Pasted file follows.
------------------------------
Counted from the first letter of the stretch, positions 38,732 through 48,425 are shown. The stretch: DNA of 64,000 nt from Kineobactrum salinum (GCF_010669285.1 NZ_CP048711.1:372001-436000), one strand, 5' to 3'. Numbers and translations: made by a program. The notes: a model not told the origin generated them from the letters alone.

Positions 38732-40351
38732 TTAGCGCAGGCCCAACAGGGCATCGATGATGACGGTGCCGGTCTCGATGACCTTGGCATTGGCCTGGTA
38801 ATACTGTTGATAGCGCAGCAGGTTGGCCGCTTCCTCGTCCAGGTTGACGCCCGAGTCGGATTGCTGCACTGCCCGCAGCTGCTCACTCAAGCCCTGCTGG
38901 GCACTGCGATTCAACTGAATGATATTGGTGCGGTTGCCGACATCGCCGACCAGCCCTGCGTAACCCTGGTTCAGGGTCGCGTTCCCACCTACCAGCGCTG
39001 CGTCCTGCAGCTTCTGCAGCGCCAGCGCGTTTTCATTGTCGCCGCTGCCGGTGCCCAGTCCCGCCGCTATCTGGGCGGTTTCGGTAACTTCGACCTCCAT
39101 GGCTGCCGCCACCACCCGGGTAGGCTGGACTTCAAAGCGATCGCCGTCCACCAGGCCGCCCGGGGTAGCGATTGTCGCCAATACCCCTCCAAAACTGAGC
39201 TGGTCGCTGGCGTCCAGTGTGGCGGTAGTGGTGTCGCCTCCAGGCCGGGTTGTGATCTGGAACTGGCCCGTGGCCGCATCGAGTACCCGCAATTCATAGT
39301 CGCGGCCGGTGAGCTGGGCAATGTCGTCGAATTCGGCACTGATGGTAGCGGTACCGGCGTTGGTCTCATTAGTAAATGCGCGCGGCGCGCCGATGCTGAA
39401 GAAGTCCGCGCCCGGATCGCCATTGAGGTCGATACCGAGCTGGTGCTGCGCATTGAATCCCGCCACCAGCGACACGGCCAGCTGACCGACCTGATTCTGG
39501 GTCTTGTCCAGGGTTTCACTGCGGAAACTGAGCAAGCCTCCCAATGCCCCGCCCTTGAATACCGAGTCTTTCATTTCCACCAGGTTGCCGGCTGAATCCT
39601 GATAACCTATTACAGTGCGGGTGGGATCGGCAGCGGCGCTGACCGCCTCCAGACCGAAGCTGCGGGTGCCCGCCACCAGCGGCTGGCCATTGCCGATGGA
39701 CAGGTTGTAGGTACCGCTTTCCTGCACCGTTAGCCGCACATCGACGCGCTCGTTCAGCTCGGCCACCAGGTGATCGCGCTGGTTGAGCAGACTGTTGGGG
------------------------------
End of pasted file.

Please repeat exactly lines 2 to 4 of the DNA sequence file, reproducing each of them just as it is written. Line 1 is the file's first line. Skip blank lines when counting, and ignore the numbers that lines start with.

Positions 38732-40351
38732 TTAGCGCAGGCCCAACAGGGCATCGATGATGACGGTGCCGGTCTCGATGACCTTGGCATTGGCCTGGTA
38801 ATACTGTTGATAGCGCAGCAGGTTGGCCGCTTCCTCGTCCAGGTTGACGCCCGAGTCGGATTGCTGCACTGCCCGCAGCTGCTCACTCAAGCCCTGCTGG